Unlike the predictors of doom who expressed concern about the President-elect, other users claimed that there was no reason to draw hasty conclusions regarding his future policies based only on campaign promises. They contended that Trump would not be quick to implement his combative declarations, and supported their opinion with his ameliorative post-election speech. One of them noted that the usage of politicians’ election slogans is similar to that of the phrase “I love you,” during sexual intercourse.[6] Another user, apparently identified with the conservatives, wrote that it would be irrelevant if the nuclear agreement were canceled as a result of Trump’s election, because in any case, it had no effect on the life of Iranian citizens.[7]

Among those responding on SNS were also some who thought that Trump’s victory would serve Iranian interests. They noted his lack of experience in managing foreign policy, his intention to focus on domestic American issues, and his declared antagonism to the Arab Gulf States as factors that might be beneficial to Iran.

However, the discourse opposing Trump should not be thought to suggest a preference for the Democratic candidate, Hillary Clinton. To the contrary, comments on SNS regarding Clinton include a tangible level of distrust, particularly in light of the rigid stance she took towards Iran while serving as Secretary of State under President Obama. From the perspective of many Iranians, there is no significant difference between the candidates’ fundamentally hostile attitude towards the Islamic Republic. As one user declared, “America is America. There is no difference between Trump and Clinton. There is that external difference between an elephant [symbol of the Republican Party] and a donkey [symbol of the Democratic Party], but neither has understanding.”[8]

Although the discourse focused on Trump’s victory in the US election, it also reflected differences of opinions about domestic politics. Among supporters of President Rouhani, there was clearly a higher level of disappointment over Clinton’s loss, and concern that the election of Trump would reinforce extremists in Iran. On the other hand, conservative right supporters of the regime mocked the reformist journalists who hurried to declare Clinton president, and hoped that the defeat of the Democratic presidential candidate would weaken President Rouhani's standing prior to the elections expected in May 2017. Ali Naderi, editor in chief of the hardline website Raja News, claimed that Brexit and the US elections demonstrate the failure of globalization, and a growing tendency towards isolationism in the West. This contrasts with Rouhani's approach, which is characterized by an attempt to increase Iran’s integration in the international community.[9]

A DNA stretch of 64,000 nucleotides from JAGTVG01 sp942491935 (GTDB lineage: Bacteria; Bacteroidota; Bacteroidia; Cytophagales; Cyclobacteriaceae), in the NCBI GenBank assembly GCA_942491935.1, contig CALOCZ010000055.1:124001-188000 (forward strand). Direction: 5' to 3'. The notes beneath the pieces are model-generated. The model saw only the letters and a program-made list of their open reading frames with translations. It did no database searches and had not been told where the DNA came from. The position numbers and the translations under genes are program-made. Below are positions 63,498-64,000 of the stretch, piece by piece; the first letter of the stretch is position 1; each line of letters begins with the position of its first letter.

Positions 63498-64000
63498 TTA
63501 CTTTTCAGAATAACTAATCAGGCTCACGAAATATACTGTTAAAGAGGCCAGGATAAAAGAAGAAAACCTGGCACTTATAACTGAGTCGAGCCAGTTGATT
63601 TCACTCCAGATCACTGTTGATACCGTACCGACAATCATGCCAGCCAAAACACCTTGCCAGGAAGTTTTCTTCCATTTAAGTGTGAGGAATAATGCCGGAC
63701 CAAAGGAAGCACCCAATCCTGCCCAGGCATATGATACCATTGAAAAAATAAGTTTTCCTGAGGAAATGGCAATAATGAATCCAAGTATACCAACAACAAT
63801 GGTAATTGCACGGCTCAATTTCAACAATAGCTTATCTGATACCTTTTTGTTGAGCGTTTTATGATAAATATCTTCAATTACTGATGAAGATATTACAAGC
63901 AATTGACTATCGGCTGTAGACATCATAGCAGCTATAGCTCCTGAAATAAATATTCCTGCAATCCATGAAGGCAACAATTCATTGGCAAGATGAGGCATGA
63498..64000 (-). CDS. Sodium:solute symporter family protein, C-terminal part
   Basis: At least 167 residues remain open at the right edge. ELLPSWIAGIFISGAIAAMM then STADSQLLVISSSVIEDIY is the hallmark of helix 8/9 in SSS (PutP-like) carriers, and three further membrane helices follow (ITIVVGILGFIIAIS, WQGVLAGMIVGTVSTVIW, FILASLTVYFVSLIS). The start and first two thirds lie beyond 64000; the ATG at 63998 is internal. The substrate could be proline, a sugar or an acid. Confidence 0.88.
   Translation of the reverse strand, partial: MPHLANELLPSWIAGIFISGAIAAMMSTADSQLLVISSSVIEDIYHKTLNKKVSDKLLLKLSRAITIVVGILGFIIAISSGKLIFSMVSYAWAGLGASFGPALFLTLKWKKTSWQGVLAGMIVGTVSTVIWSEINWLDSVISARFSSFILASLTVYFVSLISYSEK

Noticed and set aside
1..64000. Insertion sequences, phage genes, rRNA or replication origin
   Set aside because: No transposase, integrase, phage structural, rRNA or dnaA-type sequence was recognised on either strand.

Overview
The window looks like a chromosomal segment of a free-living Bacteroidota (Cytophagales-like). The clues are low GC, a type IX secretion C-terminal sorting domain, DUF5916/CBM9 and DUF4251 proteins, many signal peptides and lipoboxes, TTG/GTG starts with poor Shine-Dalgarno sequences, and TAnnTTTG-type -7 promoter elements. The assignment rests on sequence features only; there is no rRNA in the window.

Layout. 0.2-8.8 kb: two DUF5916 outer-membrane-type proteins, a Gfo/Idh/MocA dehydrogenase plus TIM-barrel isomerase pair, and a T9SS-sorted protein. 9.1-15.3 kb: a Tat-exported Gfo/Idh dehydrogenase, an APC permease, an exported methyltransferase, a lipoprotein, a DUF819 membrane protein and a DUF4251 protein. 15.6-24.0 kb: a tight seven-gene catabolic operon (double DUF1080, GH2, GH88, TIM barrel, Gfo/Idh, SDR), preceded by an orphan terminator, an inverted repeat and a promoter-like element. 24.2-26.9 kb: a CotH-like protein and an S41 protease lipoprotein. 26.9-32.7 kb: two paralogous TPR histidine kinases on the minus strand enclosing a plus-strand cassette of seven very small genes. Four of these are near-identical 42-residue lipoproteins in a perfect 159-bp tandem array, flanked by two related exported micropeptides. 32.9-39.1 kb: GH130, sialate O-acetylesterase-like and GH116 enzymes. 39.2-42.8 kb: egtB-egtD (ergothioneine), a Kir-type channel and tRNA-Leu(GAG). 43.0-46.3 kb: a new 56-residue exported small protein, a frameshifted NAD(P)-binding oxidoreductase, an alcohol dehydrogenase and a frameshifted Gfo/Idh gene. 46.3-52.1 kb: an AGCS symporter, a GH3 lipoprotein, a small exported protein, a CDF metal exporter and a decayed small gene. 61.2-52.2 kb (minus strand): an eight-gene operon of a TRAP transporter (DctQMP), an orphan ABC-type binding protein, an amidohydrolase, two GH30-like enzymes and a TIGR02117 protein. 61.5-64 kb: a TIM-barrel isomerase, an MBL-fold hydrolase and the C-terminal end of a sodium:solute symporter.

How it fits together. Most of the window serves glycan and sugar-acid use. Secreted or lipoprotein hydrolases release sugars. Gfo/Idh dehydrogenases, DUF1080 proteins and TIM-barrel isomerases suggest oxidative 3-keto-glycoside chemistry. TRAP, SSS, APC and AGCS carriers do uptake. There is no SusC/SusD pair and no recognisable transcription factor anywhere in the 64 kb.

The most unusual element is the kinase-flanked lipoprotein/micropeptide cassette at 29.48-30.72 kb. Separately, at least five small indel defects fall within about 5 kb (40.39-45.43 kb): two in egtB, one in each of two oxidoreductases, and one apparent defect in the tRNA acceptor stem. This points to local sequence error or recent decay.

Attitudes towards internal Iranian politics were also evident in the comparisons Iranian users drew between Trump and former Iranian President Mahmoud Ahmadinejad. Both were depicted as populist, extroverted politicians who were elected despite a lack of support from the political establishment and traditional leaders. The comparison between the two leaders produced many cynical responses. For example, one user tweeted, “Our only option is to export our jokes about Ahmadinejad to the US, so they can use them to pass the next eight years.”[10]

The results of the US presidential elections sparked a variety of responses in Iran, ranging from restraint, expressions of concern about the future, and even satisfaction with the results. The lively, witty, and sharp discourse that developed on SNS testifies to users’ high level of awareness. They expressed not only familiarity with the potential impact of the results of US policy towards Tehran, but also attempted to apply conclusions derived from the US results onto the Iranian political system.